And if I have understood the drawings correctly, although the Lab will be riding in Atlantis' payload bay, if you will, directly beneath where it is to be docked, once Marsha Ivins grapples it with the arm, it's got to do a lot of twisting around of it to get it in the right position. Why is that?

Yes. That's right. And we always say that Marsha's going to be our baton twirler with the Lab. It's mainly in there due to the fact that the way that the structure was set up with the keel pin on it to go ahead and hold it into the payload bay, that's just the way that it's going to fit in the payload bay. But, it just doesn't seem to be the way that we're going to want to install it. So, yes, she will have to move this thing out, raise it high above the payload bay in what we call a low hover, and then from there, she'll go ahead and twirl it 180 degrees so that it's facing in the right direction, roll it as necessary, and then she'll finally put it in position so that if this was Unity and this was the Lab, she'll actually come just slightly from above it and come down into a position that she can move straight in. So, she actually doesn't come straight in. And a lot of it also has to do with the motions of the arm. For those that know the workings of the RMS or the arm onboard the shuttle, they know that it's not quite as beautiful as a regular human's arm and that sometimes you have to move joints in certain ways to get the kind of motion that you want.

Now, you told us the plan of how things are to go on this first space walk. Despite all the planning, things may not go exactly that way. But you recognize that, and you prepare for it. Tell us about some of the crucial failure scenarios that are considered, and about how this crew is trained to respond should one of those things happen.

Well, you're right. I mean, we do spend a lot of time trying to "what-if" the scenarios as much as possible. And especially on an EVA, time is very critical. The people outside can't stay out there for 24 hours, nor do we want them to stay out there for that long. So, we would like to have things worked out so that, if we do have a problem, we've already thought about three or four different possible solutions so that we don't have to waste a lot of time figuring things out while we're in the middle of an EVA. And that's kind of why the way we've set up that first EVA is: We already have the PMA off of Unity before we start, because that's our first showstopper. The place that Unity is attached, or where PMA is attached to Unity is where the Lab's going to go. So, we can't get it off right off the bat because we have some failure of the CBM or the Common Berthing Mechanism. If we can't get it off right then, there's no sense in sending Tom and Beamer outside. So, that's our first contingency plan. We do have ways of trying to work around that, and we also have maintenance tasks that we can do EVA and we have the ability of adding another EVA, something that we don't really want to do. Maybe Tom and Beamer would like an extra one, but we're hoping that we don't have to do that so that we do have contingency plans along those lines. So, the worst-case scenarios would be: We can't get the PMA off of Unity to start with. We can't get the Lab attached to Unity. Things along those lines. We don't have time because of the way things are going to get all of the electrical lines attached. And for all of those scenarios, we have thought of different workarounds and how we can do things so that we can put the Lab in a safe environment while we come up with a workaround game plan. And to include that, maybe we don't get all of the connections on the first EVA as planned and we do it on the second.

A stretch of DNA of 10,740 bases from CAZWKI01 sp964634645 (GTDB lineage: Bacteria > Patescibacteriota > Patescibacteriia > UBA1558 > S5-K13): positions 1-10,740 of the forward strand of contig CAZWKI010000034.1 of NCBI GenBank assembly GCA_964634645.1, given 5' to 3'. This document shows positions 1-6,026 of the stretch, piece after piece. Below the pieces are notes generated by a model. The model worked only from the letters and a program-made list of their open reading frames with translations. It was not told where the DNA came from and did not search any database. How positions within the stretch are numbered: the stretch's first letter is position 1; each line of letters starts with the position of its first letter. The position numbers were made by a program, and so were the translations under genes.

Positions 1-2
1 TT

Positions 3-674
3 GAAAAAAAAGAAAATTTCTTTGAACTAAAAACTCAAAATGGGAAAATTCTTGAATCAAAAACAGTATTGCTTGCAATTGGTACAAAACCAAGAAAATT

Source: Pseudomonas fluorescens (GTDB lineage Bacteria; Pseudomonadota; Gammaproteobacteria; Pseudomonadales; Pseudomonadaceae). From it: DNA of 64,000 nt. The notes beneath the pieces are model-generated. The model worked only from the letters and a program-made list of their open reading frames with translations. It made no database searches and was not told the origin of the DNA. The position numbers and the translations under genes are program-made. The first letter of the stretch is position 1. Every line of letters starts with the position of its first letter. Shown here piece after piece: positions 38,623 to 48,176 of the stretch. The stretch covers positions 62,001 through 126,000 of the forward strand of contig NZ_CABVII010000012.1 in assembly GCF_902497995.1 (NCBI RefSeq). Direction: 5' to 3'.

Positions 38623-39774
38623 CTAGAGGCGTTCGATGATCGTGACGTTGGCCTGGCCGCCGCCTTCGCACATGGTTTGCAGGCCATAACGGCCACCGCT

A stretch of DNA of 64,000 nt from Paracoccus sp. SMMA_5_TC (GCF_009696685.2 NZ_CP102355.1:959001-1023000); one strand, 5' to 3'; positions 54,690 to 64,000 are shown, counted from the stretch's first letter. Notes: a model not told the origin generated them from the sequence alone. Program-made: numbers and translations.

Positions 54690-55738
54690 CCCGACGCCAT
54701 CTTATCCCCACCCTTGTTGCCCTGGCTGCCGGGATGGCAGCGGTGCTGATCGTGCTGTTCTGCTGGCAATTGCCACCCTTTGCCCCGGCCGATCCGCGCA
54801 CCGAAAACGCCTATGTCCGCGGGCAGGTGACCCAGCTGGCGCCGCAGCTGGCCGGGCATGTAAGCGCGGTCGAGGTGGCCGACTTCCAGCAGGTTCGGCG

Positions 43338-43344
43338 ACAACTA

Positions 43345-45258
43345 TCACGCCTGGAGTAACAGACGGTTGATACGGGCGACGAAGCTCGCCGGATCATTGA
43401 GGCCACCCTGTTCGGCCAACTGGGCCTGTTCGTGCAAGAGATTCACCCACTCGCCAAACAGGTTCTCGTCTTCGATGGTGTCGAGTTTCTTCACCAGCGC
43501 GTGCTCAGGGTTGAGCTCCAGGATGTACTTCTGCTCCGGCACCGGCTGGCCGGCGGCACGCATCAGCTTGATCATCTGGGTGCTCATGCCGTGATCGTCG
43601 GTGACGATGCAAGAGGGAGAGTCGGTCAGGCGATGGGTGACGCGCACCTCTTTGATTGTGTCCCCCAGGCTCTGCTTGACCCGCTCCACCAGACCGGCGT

Let's [say], for the purposes of our discussion, the Lab has been installed properly. No, there aren't any problems.


There's then more work to be done inside the shuttle to begin the activation. And the following day, you all get to go inside the Laboratory to continue to activate it. Talk about what's involved and tell us about some of the many different things that are going to go on inside Destiny.